The National Polar-orbiting Operational Environmental Satellite System Preparatory Project (NPP) satellite being enclosed in the protective fairing atop the Delta II rocket. The US space agency on Friday launched a first-of-its kind satellite that will send back data on weather and climate to help forecasters predict major storms and other changes in the environment.
The US space agency on Friday launched a first-of-its kind satellite that will send back data on weather and climate to help forecasters predict major storms and other changes in the environment.
"Liftoff of the Delta II with the NPP satellite, blazing the way in new technology for climate research and weather forecasting," said NASA commentator George Diller.
The $1.5 billion National Polar-orbiting Operational Environmental Satellite System Preparatory Project (NPP) took off aboard a Delta II rocket from Vandenberg Air Force Base in California at 2:48 am local time (0948 GMT).
The satellite will carry five instruments to study temperature and water in the atmosphere, how clouds and aerosols affect temperature, and how plants on land and in the ocean respond to environmental changes.
It is one of 14 Earth observation missions currently being managed by NASA. Project managers said they hope it will operate for about five years.
The blast-off went according to plan and the protective payload fairing on the rocket separated from the NPP spacecraft on time about six minutes into the flight.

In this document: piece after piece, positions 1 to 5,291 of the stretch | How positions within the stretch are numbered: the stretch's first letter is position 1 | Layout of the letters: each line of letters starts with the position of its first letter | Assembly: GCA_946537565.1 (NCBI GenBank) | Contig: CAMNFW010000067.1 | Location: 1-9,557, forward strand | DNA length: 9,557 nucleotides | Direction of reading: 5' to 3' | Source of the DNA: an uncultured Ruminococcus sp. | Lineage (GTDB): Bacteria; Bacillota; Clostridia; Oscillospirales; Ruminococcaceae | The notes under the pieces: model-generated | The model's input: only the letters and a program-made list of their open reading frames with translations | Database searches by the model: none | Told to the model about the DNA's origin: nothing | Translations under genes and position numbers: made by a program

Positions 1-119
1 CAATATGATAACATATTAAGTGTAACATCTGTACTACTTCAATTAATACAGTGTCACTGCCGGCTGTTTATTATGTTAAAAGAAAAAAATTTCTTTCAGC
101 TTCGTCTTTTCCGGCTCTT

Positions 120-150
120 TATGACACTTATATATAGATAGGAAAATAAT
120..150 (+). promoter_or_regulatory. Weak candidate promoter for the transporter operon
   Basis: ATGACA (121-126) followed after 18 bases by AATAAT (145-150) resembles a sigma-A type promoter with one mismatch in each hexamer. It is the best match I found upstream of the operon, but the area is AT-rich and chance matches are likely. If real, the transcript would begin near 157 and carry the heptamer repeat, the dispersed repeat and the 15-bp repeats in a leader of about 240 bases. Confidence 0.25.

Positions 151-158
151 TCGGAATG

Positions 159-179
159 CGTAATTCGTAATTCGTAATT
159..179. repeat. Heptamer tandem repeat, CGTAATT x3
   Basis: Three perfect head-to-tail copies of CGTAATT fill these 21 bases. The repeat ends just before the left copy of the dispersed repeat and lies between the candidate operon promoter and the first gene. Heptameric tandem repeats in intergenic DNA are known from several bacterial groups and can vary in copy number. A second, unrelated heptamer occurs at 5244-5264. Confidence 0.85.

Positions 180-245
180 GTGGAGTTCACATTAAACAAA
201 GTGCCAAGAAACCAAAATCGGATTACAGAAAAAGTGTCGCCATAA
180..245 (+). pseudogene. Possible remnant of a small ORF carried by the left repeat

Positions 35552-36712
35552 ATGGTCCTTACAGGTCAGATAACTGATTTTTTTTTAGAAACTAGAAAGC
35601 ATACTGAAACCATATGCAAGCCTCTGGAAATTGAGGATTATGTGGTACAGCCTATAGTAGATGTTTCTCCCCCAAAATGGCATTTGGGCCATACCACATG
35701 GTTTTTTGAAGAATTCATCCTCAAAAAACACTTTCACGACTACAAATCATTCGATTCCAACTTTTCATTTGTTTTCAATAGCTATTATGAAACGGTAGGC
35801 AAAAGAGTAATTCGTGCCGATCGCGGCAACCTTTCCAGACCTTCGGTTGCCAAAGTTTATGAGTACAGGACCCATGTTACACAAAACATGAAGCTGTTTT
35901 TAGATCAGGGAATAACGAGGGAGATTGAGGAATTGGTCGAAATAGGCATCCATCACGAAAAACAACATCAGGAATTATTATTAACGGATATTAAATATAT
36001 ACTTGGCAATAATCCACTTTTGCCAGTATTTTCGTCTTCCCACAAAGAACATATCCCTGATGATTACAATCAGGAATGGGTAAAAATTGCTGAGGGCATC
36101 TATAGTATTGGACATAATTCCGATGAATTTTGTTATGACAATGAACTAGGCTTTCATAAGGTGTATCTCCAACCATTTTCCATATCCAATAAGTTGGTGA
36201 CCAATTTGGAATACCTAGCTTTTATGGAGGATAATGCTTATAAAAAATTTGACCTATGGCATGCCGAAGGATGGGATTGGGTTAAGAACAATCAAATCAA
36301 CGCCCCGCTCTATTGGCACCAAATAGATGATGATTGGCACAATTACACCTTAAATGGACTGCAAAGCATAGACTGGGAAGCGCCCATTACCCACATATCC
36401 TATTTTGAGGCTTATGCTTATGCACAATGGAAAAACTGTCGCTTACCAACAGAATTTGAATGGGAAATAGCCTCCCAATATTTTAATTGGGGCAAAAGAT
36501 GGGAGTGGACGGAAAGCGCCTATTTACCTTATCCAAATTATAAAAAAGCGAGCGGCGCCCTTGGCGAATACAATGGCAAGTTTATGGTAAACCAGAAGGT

"Smooth ride," said flight commentator Steve Agid.
The satellite should help forecasters and emergency monitors to better prepare the public for severe weather events, between five and seven days in advance, the National Oceanic and Atmospheric Administration said.
The NPP -- which will circle the Earth at a height of 512 miles (820 kilometers) in a polar orbit -- will help fill in data gaps left by European weather observatories, NOAA scientist Louis Uccellini said earlier this month.
He said the satellite was carrying infrared and microwave instruments that are "basically equivalent to a slight improvement over what we are using with the European satellites."
The European Space Agency last year launched CryoSat-2, the third so-called "Earth Explorer" satellite put into orbit by the agency in just over a year.
The Gravity field and Ocean Circulation Explorer mission launched in March 2009 and the Soil Moisture and Ocean Salinity mission followed in November.
All three missions are designed to study the effect of human activity on Earth's natural processes.
NASA scientists described NPP, an SUV-sized satellite, as the first to provide observations for both short term weather forecasters and long term climate researchers.
"In short, NPP is better observations for better predictions to make better decisions," NPP project scientist Jim Gleason said.